Clean up when you’re done. Just because somebody else is paid to clean up the messes in the store, doesn’t mean such a courtesy should be ignored. It takes only a few seconds out of your life to walk your trash to the trash can. Don’t waste liquids either. If someone is dealing with a trash bag full of unfinished drinks, it can be very messy and time consuming to clean up. I’ve had personal experience; it’s not fun. Don’t trash a store either. Try to keep the displays neat. Have you ever picked up something you thought was on sale, but found out at check out that it wasn’t? It was probably because it wasn’t in the right place. Help avoid this misunderstanding with others by returning any unwanted merchandise to the area where you first found it, or at least take it to a fitting room and an associate will put it back.
Regard hours of service. Understand that, near the beginning or end of shift or business hours, some preparation needs to be done for the next time or day of service. So, try not to be a last minute customer. Most people may not have a huge problem with late customers, but some closing shift employees can’t finish their jobs and leave while patrons are still in the store. It’s not openly admitted, but it’s especially annoying in retail if you don’t mind me saying. If you do happen to find yourself still around near closing time, try not to be long for the sake of the people still working.
Follow store policies. Most stores would like receipts and tags when doing returns. Only one coupon can be used per transaction. Clearance items cannot be returned. Become aware of how transactions like exchanges, returns, and discounts work at your store, and do your best to comply with them. I wouldn’t think store policies are too strict or too difficult to follow anyways. Business policies are usually set forth by corporate management to ensure the well-being and production of their profits. Anything going against them would affect the way and how much money is made. There also isn’t much employees can do to change or override the policies. And management shouldn’t try to work against them either. Your best bet is just to follow to the procedures or practices of the store, because you probably won’t get what you want any other way.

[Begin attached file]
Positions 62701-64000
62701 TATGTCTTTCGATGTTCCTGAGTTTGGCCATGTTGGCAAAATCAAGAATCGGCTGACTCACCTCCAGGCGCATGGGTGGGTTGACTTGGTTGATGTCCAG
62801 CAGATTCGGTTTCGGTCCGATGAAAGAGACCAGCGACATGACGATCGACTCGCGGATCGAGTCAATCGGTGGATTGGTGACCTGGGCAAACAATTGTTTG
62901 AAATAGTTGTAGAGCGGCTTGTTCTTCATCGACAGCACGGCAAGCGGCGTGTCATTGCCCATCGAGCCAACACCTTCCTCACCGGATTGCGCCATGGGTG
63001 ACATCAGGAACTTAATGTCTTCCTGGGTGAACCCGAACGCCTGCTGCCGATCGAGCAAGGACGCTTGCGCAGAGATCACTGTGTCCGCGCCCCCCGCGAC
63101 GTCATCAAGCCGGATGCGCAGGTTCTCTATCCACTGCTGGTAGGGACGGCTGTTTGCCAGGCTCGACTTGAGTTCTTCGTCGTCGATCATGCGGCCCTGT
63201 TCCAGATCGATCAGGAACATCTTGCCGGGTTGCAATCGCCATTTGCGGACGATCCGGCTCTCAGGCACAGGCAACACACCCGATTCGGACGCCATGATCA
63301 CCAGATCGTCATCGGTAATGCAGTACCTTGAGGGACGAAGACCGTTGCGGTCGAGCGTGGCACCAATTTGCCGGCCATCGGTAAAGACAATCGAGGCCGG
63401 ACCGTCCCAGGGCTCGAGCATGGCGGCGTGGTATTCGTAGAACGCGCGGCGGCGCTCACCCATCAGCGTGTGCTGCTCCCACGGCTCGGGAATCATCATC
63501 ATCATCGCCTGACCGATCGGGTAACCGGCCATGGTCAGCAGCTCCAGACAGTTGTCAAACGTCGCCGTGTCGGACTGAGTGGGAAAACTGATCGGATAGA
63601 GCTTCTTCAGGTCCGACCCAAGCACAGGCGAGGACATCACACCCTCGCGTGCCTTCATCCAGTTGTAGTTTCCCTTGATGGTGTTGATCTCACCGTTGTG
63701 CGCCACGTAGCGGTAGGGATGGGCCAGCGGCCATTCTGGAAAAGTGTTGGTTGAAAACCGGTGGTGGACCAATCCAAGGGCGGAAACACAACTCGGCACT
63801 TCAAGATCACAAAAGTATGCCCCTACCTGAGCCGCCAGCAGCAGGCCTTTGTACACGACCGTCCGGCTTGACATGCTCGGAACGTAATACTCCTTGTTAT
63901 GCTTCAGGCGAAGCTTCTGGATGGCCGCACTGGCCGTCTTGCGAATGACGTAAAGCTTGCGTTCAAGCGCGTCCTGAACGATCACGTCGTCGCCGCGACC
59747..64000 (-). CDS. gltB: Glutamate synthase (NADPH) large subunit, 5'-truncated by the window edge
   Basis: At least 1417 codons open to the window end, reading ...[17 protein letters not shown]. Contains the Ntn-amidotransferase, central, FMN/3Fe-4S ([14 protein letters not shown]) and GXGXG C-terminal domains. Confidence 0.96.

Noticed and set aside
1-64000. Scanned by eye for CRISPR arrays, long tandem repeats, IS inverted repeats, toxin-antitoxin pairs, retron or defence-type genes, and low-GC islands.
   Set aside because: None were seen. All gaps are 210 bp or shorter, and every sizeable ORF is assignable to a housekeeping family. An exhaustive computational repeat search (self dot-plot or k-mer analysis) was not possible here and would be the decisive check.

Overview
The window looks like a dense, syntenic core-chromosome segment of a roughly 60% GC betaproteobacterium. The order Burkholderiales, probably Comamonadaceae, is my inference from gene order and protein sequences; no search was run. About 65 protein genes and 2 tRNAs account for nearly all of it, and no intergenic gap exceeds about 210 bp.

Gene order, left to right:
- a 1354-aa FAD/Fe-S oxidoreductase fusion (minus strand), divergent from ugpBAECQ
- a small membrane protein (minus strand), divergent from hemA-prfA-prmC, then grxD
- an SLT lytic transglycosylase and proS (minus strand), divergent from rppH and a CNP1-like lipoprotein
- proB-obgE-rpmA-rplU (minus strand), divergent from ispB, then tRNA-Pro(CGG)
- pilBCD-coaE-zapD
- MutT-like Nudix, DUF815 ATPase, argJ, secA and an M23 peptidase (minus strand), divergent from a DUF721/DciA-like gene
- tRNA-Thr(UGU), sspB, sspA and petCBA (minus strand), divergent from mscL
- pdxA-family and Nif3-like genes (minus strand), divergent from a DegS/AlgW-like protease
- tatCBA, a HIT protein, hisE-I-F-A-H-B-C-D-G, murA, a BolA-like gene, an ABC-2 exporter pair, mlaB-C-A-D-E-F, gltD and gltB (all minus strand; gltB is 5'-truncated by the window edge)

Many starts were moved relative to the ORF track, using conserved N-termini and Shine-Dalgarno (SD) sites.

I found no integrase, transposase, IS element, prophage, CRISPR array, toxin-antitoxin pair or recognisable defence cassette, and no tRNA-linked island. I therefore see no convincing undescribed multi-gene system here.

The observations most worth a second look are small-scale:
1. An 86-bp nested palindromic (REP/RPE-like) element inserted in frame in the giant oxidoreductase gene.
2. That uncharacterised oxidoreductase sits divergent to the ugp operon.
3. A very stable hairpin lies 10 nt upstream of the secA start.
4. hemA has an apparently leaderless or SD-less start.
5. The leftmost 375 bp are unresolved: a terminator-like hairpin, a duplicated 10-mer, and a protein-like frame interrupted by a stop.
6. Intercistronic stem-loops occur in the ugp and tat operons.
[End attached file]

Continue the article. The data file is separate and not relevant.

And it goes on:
Watch your children. I’ve seen a few interesting Retail Robin memes involving experiences with parents and families. If you bring small children to the store with you, keep them close to you. Employees (and probably even other customers) don’t find it cute or adorable when rambunctious children are all over the store and making a mess of it. They also might get hurt if they are on or around some of the work equipment.
It may be hard to believe, but the lack of civil and courteous regard in customer service establishments is one of the the hardest things its workforce has to face. They’re paid to help you, and some even genuinely want to, but it isn’t really worth the work if you’re insensitive. They’re working hard to pay bills and provide for themselves and their families, much like you do I’m sure. So, be kind and try to make their day instead of spoiling it. Keep your children and yourself under control. Help them help you. Respect the property and the policies. Call them by name, compliment their hard work, give them a tip if you feel generous. It doesn’t matter who it is or what they do, everyone wants to be accepted and appreciated. Just a little bit of kindness towards your fellow cashier or fry cook the next time you go out shopping or out to eat is the best kind of paycheck they can get!